Debra J. Saunders

CNN hit a new low in smarmy as it hyped a "special edition" of "Anderson Cooper 360" Tuesday night: "Angelina Jolie: Her Mission and Motherhood," featuring Cooper's big scoop, the "first interview" with Angelina Jolie since she had her baby.

Start with Cooper, the glam, my-precious-feelings correspondent whose ascent to cable TV news stardom steamrolled over avuncular veteran newsman Aaron Brown and depressed the news slot's ratings for months. Add Jolie, the tattooed ex-wife of Tinsel town bad boy Billy Bob Thornton, fresh from Namibia, where she had a baby with a trendy Hollywood name -- Shiloh Nouvel Jolie-Pitt -- sired by a movie star who just last year was someone else's husband. And here's an eye-roller: They're Talking About Poverty in the Third World.

It promised to be a package of everything annoying about celebrity culture -- the rich and statuesque preening as they bemoan the plight of the destitute and forsaken.

Not so. As a goodwill ambassador for the United Nations Refugee Agency, Jolie, 31, is doing important work as she spreads the word about people who have nothing. They don't have homes. They don't have food. They don't have the medicine they need. The children don't have parents who can care for them. The parents have lost children to hunger or disease. They all lack a home country that can protect them.

Jolie was first exposed to the refugee issue at an amputee camp in Sierra Leone. "The child I met in Sierra Leone was the first child that I ever met who was about to die and who died the next day," she explained. It was heartbreaking to see a child "in that state" and "all by himself." The experience transformed her.

Was the interview silly? Sure, especially when Cooper wanted to know if childbirth was different than adoption. Duh. Still, Jolie seems to understand that she has to offer up nuggets on life with Brad Pitt in exchange for airtime discussing the sad plight of the world's refugees.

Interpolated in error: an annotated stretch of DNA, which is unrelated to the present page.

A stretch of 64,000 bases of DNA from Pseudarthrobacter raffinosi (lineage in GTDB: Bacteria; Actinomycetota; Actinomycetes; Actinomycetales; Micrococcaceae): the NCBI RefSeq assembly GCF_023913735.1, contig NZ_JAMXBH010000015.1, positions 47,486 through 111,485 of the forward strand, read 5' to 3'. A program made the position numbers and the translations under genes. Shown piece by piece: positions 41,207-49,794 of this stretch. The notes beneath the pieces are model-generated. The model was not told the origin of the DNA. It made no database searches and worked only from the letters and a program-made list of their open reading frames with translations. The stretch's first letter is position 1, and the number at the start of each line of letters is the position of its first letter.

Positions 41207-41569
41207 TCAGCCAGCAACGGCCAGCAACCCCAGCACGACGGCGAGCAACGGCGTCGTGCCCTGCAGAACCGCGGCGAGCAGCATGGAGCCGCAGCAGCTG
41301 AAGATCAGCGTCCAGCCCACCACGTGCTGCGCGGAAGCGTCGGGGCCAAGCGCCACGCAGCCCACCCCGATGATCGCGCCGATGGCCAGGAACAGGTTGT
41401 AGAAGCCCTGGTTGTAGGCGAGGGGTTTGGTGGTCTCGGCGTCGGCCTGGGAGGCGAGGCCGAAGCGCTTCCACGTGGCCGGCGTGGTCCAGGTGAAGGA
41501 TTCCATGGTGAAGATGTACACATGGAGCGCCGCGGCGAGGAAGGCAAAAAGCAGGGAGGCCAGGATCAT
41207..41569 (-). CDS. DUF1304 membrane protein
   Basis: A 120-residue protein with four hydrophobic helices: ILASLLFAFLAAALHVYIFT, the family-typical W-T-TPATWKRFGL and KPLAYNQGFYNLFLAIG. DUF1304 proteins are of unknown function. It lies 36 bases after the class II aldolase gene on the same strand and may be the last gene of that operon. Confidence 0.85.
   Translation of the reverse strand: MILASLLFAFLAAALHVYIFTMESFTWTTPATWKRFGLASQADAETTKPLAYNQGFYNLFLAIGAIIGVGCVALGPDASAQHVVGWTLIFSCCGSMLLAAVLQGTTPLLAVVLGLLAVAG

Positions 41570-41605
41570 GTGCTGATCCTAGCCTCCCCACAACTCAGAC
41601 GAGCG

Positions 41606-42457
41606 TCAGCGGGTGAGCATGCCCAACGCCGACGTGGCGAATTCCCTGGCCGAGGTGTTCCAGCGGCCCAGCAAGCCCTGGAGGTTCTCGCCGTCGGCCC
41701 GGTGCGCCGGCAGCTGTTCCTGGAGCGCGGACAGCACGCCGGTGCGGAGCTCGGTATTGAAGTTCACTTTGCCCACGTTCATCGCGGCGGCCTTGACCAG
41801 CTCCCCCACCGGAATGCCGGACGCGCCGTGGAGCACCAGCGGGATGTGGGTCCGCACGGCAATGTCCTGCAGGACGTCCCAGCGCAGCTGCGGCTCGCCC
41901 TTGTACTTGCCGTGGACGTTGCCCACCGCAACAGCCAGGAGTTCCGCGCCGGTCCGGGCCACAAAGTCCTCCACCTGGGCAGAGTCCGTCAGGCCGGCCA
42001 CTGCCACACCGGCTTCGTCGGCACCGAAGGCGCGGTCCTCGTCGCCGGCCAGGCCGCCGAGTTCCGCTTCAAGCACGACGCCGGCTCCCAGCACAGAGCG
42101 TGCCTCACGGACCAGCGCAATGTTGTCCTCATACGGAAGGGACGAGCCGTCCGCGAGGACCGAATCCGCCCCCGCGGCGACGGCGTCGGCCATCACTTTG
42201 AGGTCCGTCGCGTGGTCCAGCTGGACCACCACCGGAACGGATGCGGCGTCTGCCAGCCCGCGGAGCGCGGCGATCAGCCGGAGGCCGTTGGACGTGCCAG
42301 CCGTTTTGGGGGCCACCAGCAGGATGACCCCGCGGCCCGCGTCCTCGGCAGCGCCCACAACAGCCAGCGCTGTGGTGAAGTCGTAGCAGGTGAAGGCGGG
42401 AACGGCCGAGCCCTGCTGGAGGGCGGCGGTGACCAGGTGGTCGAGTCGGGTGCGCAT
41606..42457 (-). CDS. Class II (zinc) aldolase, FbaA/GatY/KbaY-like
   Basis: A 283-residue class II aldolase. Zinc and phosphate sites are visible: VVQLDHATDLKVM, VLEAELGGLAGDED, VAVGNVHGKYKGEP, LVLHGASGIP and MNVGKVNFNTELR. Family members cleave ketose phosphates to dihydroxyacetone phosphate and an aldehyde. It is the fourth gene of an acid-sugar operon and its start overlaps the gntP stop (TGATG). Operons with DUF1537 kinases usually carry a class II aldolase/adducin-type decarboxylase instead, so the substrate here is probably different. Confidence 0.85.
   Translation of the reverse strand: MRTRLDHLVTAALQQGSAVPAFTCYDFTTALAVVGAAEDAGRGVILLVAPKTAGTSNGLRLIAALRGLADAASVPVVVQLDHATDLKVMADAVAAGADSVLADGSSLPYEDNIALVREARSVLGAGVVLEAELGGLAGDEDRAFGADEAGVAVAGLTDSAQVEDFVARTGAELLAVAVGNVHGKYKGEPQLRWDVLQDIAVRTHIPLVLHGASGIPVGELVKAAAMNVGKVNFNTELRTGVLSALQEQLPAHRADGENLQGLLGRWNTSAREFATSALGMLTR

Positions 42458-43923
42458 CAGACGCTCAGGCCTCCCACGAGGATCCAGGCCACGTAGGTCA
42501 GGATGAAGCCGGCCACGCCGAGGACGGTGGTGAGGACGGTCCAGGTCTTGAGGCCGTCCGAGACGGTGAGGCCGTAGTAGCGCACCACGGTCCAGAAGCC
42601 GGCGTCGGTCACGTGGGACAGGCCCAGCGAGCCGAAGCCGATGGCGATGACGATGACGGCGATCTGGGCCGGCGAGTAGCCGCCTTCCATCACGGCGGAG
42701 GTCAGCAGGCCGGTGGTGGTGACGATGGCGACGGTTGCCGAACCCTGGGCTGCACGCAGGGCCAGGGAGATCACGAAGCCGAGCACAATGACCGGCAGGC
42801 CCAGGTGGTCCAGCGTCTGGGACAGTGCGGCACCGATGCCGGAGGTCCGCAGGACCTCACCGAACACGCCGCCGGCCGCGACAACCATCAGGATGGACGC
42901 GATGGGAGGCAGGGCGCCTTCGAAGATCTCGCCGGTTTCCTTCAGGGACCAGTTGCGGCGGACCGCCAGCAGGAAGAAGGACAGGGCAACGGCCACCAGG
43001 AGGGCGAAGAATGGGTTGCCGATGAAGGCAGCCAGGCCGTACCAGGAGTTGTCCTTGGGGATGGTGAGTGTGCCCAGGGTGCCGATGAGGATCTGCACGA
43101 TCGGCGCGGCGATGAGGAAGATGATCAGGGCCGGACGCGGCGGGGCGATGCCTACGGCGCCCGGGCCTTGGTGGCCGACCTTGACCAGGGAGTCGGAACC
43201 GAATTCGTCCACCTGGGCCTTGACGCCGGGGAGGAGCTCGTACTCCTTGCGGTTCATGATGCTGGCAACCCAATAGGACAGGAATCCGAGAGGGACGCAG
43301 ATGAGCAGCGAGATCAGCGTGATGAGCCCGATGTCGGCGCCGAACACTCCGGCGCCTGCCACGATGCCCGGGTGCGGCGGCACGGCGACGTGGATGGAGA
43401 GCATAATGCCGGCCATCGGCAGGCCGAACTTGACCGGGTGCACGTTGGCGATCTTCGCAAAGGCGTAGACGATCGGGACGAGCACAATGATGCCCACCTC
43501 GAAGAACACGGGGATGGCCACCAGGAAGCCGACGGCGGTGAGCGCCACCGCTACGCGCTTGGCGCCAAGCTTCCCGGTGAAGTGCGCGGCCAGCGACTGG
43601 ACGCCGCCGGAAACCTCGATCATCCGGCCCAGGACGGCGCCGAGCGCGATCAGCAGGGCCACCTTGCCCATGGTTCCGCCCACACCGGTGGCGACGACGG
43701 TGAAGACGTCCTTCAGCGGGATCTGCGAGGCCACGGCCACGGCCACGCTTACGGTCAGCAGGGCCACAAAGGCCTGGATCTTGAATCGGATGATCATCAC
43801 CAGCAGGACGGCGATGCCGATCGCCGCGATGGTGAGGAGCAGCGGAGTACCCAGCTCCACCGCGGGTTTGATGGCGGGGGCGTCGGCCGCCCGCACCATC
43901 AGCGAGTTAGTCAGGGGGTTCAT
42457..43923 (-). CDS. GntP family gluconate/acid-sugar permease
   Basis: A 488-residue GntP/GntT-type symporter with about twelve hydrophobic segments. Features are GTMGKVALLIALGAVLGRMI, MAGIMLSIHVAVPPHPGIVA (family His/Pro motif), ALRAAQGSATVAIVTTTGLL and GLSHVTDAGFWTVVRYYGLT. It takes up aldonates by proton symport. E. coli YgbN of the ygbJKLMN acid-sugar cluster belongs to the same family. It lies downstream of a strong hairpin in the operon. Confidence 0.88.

On the refugee situation, she was savvy and compassionate. Speaking on refugees from Rwanda, she noted: "They really are the most vulnerable people in the world. They really don't have an option for -- it's not just that they're poor. It's not just that they're hungry. It's not just that -- it's that they are in fear of -- of -- for their lives. They are going to be persecuted for their race, their religion, their nationality."

Jolie is one of many celebrities to focus on Sudan's Darfur region, "where the slaughter of Africans by Muslim militias -- the Janjaweed, they're called -- has created one of the worst refugee catastrophes on the planet today. And it's happening right now."

Last year, when Jolie adopted an AIDS orphan, a little girl whom she named Zahara, she did not know whether the child was HIV positive. (Later, Jolie was glad to learn the girl does not have HIV.) She noted, "The upsetting thing was that I was sat down and it was explained to me that -- that, don't worry, because, in this country, it's not a death sentence." So the actress is working to spare children in countries where it is a death sentence.

I like Jolie's message of hope. Celebrity interviews often emit a vampire-like quality, as breathless interviewers feed on stars' personal tragedies and setbacks and the celebrity-victim comes across as the latest pouty facelift with a story that says, "Poor me."

For Jolie, the focus is on the truly poor, and the many things Americans can do for them if they open their wallets. She sees the suffering, but also she sees the resilience of people who have endured unspeakable loss -- yet it is not too late to help them.

Now, Angelina, think of little girls in this country who see you as a role model. Marry your baby's father.


Debra J. Saunders


 
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